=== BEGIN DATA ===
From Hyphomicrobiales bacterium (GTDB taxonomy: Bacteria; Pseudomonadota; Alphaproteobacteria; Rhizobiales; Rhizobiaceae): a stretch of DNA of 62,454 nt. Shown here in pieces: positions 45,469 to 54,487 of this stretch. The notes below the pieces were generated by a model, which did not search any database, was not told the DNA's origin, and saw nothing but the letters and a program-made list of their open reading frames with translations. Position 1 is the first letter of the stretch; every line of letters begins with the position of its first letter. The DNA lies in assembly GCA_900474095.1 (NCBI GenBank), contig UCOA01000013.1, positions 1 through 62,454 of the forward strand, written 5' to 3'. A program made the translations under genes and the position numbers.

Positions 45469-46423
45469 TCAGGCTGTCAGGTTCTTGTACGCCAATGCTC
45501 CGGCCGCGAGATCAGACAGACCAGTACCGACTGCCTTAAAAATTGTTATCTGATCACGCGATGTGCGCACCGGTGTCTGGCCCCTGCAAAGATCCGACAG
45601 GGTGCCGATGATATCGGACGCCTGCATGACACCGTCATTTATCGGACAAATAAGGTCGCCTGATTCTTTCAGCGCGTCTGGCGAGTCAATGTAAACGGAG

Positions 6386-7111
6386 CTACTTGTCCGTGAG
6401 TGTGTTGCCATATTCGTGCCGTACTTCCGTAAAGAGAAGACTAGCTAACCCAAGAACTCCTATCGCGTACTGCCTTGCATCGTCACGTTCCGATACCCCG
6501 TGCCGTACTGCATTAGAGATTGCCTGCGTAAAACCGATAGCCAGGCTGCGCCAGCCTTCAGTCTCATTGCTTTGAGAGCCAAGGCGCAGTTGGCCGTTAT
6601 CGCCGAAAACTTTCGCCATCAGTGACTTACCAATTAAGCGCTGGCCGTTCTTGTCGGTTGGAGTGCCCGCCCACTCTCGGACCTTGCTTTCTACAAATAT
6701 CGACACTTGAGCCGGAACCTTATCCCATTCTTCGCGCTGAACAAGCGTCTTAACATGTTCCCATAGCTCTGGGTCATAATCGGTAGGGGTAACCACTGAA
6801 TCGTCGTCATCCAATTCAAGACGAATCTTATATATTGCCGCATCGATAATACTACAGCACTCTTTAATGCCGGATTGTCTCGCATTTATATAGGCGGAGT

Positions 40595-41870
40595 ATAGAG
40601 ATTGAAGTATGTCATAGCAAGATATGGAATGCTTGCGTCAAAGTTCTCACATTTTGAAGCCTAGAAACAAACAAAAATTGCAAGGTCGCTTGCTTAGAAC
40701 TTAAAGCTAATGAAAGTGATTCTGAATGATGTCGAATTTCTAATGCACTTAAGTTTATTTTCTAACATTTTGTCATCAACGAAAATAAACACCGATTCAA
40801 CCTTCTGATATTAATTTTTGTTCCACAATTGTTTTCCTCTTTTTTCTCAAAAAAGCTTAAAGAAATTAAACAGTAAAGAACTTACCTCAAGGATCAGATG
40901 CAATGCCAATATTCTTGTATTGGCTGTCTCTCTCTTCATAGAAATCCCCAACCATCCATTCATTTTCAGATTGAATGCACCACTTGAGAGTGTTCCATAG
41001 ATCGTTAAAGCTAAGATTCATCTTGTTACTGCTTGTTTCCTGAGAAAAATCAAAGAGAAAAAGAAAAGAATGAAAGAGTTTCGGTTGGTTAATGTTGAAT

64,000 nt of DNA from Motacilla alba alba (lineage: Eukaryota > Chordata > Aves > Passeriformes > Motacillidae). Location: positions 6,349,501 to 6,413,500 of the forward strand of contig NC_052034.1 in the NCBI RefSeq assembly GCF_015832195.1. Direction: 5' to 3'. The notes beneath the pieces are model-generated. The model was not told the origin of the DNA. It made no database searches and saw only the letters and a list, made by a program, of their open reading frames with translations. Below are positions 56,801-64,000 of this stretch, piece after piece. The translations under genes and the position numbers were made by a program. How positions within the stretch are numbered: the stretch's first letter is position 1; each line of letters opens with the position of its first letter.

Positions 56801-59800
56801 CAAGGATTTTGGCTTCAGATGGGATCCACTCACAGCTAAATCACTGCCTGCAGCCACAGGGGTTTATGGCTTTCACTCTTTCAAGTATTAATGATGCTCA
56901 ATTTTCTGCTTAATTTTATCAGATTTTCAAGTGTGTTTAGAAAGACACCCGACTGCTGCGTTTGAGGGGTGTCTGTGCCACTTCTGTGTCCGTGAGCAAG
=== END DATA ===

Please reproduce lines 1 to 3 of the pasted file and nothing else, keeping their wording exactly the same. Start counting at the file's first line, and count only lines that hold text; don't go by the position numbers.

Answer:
From Hyphomicrobiales bacterium (GTDB taxonomy: Bacteria; Pseudomonadota; Alphaproteobacteria; Rhizobiales; Rhizobiaceae): a stretch of DNA of 62,454 nt. Shown here in pieces: positions 45,469 to 54,487 of this stretch. The notes below the pieces were generated by a model, which did not search any database, was not told the DNA's origin, and saw nothing but the letters and a program-made list of their open reading frames with translations. Position 1 is the first letter of the stretch; every line of letters begins with the position of its first letter. The DNA lies in assembly GCA_900474095.1 (NCBI GenBank), contig UCOA01000013.1, positions 1 through 62,454 of the forward strand, written 5' to 3'. A program made the translations under genes and the position numbers.

Positions 45469-46423
45469 TCAGGCTGTCAGGTTCTTGTACGCCAATGCTC